By Aaron Bandler
(JULY 26, 2021 / JEWISH JOURNAL) Israeli Consul General of the Pacific Northwest Dr. Hillel Newman and Zionist Organization of America (ZOA) National President Morton Klein discussed the history between Israel and Iran in a July 22 webinar hosted by Iranian Americans for Liberty.
Klein started off the webinar by saying, “We should all realize that Iran leaders and the media there repeatedly claim ‘Death to the Jews, Death to Israel!’” He invoked the late Elie Wiesel in saying that people should “take seriously” those that say they want to kill them, so it’s important to take Iran’s threats seriously.
The ZOA president added that it was troubling that President Joe Biden wants to re-enter the Iran deal. “Without Iran, Hamas wouldn’t be able to launch these wars against Israel,” Klein said.
He also argued that Biden pledged to not revoke sanctions against Iran in order to get them to re-enter the deal but he’s already doing so, and pointed out that Iran is enriching uranium to 63% capacity in violation of the deal; they need to reach 90% in order to obtain nuclear weapons “They’re very close,” Klein said.
Klein also said that there were recently four Iranians who were arrested for allegedly plotting to kidnap an Americans human rights activist who actively speaks out against the Iranian regime. Biden’s response, Klein said, was that it had “nothing to do with” reentering the deal.
Additionally, Klein pointed out that Iran helped al-Qaeda with the 9/11 terror attacks and that Dennis Ross, a former diplomat under President Bill Clinton, told him on a phone call that it’s “at least 8 years” before the Iranian government gets a nuke.
Newman then weighed in, saying that while Iran is “Israel’s biggest problem” among the bloc of Muslim countries, Israel feels for the people of Iran as they struggle with shortages of water and other basic commodities.
“Iran as we knew it used to be a wonderful power in the world and look where it is now where children on the streets have to beg for water,” Newman said. Iranian Americans for Liberty Executive Director Bryan Leib, the moderator, interjected that the Iranian people have also had to deal with Internet and electricity blackouts. He cited the Iranian government’s “mismanagement” of economic resources while funding “billions of dollars to terrorism around the world.”
Newman then turned to the history of Israel-Iran relations, calling 1947-1953 a “period of ambivalence” until Shah Mohammad Reza Pahlavi seized back power after the 1953 coup, which then resulted in a “extended period of wonderful relations between Israel and Iran.” “Israel saw Iran as a natural ally,” Newman said, as during the Cold War, Israel’s main enemies were in the pan-Arab states; it wasn’t necessarily a battle between Judaism and Islam. In fact, according to Newman, “much of the infrastructure that still exists in Tehran today was built by an Israeli company.”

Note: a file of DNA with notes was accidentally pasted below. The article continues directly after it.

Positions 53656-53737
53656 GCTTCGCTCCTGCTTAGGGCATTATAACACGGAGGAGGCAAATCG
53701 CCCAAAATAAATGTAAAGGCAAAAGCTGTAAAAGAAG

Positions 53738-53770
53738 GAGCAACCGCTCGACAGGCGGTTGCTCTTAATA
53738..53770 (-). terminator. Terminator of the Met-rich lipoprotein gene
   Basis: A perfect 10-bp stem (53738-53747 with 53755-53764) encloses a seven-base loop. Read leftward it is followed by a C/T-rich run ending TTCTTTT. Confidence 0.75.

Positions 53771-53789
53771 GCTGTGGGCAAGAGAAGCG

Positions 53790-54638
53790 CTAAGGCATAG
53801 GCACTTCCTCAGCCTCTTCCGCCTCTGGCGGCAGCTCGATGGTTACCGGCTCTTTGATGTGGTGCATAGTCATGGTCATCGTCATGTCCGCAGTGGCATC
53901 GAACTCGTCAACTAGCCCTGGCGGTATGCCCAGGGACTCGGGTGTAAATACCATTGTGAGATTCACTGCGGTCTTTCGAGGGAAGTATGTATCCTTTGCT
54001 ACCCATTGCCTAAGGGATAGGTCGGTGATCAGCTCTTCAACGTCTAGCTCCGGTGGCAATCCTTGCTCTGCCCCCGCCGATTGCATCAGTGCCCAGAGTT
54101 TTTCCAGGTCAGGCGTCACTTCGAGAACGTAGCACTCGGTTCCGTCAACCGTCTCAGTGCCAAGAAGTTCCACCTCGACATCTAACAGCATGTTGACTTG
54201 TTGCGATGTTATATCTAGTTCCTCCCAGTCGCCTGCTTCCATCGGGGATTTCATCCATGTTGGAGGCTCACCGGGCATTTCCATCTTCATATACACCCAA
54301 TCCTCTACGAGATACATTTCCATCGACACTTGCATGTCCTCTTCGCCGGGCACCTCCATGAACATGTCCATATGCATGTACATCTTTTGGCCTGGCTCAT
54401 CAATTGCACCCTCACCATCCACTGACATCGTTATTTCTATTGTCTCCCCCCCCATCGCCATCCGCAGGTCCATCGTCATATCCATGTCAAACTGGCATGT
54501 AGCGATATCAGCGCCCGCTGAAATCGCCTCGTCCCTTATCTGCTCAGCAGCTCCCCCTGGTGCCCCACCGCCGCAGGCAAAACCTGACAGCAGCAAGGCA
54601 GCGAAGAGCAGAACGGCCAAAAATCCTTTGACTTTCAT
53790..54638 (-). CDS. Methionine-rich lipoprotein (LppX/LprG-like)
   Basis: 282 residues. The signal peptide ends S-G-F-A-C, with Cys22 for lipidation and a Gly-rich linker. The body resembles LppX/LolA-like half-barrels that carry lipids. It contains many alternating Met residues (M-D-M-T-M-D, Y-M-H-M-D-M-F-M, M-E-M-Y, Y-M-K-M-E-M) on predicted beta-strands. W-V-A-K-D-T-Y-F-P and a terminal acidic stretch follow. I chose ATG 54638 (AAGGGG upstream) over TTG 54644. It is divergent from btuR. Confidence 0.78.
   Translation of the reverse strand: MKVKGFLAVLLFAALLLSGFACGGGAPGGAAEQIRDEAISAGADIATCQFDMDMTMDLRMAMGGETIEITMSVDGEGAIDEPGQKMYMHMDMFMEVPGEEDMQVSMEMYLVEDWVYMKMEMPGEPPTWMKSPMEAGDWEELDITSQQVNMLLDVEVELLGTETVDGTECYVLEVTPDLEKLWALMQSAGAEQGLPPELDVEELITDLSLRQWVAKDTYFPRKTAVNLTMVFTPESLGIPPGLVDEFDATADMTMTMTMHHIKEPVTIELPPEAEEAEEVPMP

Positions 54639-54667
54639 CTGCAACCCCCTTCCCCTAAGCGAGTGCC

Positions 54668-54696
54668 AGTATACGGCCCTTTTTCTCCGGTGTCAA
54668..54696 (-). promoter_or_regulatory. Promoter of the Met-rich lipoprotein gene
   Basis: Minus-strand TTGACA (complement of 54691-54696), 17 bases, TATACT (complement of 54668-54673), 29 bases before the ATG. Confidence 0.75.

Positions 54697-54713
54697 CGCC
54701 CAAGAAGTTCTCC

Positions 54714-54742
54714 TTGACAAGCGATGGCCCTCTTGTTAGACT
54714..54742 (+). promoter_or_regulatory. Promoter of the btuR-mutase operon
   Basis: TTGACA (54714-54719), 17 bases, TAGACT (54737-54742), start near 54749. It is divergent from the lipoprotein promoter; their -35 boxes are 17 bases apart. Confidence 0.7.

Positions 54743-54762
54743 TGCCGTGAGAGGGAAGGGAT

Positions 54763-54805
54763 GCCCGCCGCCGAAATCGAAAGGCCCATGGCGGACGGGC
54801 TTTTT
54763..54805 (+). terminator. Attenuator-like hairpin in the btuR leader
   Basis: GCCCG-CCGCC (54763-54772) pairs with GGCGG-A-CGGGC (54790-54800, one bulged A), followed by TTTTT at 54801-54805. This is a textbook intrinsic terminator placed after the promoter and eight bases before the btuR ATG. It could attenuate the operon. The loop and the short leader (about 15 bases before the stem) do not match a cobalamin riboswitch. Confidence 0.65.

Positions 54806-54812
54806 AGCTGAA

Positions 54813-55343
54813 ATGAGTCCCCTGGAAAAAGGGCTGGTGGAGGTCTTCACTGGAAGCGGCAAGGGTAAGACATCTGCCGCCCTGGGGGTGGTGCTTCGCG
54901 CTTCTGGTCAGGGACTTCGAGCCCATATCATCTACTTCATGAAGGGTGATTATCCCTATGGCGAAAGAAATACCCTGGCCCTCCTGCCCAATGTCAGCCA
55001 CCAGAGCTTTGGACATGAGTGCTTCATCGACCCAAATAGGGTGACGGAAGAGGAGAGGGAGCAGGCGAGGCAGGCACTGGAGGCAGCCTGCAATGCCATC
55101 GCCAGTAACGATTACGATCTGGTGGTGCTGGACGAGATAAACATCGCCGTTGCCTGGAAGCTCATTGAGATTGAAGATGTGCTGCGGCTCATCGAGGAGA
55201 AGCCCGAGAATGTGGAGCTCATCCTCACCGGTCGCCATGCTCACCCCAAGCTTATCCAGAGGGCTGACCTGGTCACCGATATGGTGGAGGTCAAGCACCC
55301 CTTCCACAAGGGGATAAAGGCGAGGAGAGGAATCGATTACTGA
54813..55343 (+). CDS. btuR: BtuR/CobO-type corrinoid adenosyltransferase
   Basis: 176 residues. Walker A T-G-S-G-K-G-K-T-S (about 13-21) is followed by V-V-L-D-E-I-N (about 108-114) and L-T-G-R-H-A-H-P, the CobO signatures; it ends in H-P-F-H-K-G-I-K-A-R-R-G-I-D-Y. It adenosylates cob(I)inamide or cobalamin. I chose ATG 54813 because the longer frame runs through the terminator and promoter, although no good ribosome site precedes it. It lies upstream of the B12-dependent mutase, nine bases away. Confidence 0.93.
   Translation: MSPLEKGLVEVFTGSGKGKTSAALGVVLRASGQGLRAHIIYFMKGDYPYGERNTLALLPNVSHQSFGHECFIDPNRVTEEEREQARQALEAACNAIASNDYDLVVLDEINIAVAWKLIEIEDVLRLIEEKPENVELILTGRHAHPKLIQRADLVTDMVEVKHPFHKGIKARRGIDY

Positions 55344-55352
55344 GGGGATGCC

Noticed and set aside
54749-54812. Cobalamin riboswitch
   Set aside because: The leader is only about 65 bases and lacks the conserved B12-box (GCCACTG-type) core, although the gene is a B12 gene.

But after the Iranian revolution in 1979, the “wonderful relationship” between the two countries “changed overnight,” Newman said, though it wasn’t until 1990 that Israel-Iran relations became particularly “hostile.” Still, Israelis who were living in Iran at the time of the revolution had their lives threatened as a result and had to flee, per Newman.
Despite hostile relations between the two countries, “we have a wonderful relationship with the Iranian people,” Newman said, pointing out that there’s “great admiration in Israel for Persian culture and Iranian people.” “If only this maligned [Iranian] administration would go or change its policy towards Israel.”
Leib then pointed out that it’s “widely known that the Islamic Republic of Iran are the main funders behind terrorist organizations like Hamas like Hezbollah” and that “Israel’s leadership to their credit has repeatedly stated that they will do whatever is necessary to ensure that this evil regime never obtains a nuclear bomb.” Newman pointed out that Iran isn’t just an enemy to Israel; it’s also an enemy to the United States, as the Iranian government frequently refers to the U.S. as the “Great Satan.” Iran is also a threat to the Western world at large, Newman argued.